But Washington's message to the Europeans that they have nothing to gain by hoping to keep open oil supplies with Iran rather than demonstrate Western solidarity, has been interpreted by some French as yet another example of American pressure.
Some French analysts feel that by imposing sactions the United States has entered on a dangerous path. "Twenty years ago," wrote the highly respected Le Monde, "President Eisenhower contributed toward throwing Cuba into the arms of the Soviet Union by imposing rigorous economic sanctions." The appearance of an Iranian form of Castroism would have such consequences for the United States and the West, said the newspaper, that the present reserve among the allies must also be regarded as a form of wariness. Elizabeth Pond reports from Bonn:
The West German government has implied its willingness to take actions in support of the American economic sanctions against Iran. The indications are that it would be very cautious about any American blockade of Iran, however.
At this writing no specific action in support of the American embargo had been decided on by the nine foreign ministers of the European Community (EC) meeting in Lisbon. Diplomats here expect that the West German role in these talks will be to toughen the joint EC response.
The West German government has not gone as far as the British government in declaring its solidarity with the US actions. But to Americans, Bonn's behind-the-scenes role in the EC is more important than West German public rhetoric would be. As one diplomat put it, "The Germans are in and the British are out" of the real EC decisionmaking.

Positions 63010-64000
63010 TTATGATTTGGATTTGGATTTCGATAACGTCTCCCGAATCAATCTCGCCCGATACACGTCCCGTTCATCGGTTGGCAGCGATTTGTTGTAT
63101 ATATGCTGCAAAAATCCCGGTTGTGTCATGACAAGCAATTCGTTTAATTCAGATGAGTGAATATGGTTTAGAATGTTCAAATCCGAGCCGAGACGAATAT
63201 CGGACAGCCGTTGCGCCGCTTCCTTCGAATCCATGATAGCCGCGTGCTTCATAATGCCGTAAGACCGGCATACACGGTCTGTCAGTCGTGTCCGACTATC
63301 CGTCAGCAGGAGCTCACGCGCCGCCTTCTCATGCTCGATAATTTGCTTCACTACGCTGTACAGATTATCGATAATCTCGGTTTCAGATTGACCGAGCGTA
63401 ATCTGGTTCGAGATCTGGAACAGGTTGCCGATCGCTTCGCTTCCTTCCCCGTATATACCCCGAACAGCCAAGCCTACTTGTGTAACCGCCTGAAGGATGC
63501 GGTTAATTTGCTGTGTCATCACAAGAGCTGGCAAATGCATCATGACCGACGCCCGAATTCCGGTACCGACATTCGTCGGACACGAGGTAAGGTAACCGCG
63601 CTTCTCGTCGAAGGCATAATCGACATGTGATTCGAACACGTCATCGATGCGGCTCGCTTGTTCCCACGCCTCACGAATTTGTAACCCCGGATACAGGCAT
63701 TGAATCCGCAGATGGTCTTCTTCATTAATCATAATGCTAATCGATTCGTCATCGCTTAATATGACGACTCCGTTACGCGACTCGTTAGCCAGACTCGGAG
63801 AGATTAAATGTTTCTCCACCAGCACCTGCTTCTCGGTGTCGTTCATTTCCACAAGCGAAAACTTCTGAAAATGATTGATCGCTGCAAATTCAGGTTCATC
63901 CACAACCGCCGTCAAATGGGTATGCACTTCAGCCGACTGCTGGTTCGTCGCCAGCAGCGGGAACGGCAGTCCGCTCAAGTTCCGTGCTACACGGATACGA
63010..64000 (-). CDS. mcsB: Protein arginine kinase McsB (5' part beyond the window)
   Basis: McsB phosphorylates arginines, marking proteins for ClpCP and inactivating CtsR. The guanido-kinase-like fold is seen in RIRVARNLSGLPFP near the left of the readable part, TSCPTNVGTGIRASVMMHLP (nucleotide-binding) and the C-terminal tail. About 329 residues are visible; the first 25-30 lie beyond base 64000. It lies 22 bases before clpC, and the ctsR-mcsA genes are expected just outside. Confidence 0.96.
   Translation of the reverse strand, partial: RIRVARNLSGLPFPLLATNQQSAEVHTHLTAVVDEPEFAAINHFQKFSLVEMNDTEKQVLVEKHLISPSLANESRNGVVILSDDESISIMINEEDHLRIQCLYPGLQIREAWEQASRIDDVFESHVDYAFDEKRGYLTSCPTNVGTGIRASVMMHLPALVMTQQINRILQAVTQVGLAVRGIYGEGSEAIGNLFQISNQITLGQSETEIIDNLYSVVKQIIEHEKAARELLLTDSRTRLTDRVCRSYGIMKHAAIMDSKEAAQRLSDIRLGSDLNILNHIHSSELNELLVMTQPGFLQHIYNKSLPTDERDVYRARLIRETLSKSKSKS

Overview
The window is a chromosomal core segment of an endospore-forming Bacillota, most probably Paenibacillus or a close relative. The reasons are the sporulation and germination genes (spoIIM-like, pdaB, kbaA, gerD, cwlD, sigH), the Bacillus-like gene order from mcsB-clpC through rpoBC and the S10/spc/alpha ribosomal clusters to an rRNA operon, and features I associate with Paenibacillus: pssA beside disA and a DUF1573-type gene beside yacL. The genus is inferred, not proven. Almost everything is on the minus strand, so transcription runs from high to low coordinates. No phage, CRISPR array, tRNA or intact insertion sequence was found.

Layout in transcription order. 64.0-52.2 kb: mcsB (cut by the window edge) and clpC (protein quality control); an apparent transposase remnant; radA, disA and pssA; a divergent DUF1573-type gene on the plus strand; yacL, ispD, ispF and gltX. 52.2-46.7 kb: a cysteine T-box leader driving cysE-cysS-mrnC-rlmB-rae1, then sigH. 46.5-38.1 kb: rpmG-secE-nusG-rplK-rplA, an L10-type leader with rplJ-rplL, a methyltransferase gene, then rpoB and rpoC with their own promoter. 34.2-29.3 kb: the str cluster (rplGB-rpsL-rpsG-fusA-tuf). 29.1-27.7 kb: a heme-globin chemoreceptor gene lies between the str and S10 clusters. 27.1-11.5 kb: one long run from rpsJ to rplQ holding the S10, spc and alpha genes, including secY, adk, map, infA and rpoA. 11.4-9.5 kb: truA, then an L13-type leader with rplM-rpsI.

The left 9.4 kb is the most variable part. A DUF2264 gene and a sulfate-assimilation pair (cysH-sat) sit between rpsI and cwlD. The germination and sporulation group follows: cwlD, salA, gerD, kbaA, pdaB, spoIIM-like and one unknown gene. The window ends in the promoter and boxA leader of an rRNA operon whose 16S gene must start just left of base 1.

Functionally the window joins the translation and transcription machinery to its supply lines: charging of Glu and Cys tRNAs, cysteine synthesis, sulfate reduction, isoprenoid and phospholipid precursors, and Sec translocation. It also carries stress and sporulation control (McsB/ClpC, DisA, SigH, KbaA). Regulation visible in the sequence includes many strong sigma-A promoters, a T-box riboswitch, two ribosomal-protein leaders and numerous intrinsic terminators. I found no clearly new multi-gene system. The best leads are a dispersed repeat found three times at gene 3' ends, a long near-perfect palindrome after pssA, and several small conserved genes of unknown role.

And private contacts and the Aesopian public language used by West Germany so far indicate to American diplomats that West Germany will support concrete action by the EC in the Iranian crisis.
All that has been said publicly so far, in the April 9 West German Cabinet statement, is that "the [West German] Government at no time left any doubt that it would act as a friend and partner of the United States." Government spokesman Armin Gruenewald stressed the word "act" in his press conference after the Cabinet meeting and repeated a pledge from Chancellor Helmut Schmidt's government statement of Jan. 17.
In that statement Mr. Schmidt said that if the US decided to act in consonance with the UN Security Council resolution condemning the Iranian hostage taking, that West Germany would stand by the US even if it meant sacrifices for West Germany.
At this point such sacrifices could reduce West Germany's oil imports by a sizable 10 percent. This is the amount -- 11.5 million tons last year -- that West Germany is importing from Iran. Following announcement of the American sanctions Iran threatened to cut off exports to any that joined in them.
West German exports to Iran are less important, since they dropped to 2.3 billion deutsche marks ($1.2 billion) last year, down two-thirds from the previous year. From the Iranian viewpoint, the greatest impact of any German embargo on exports would probably fall on the projects -- primarily in electricity and other industry -- that German firms are constructing in Iran.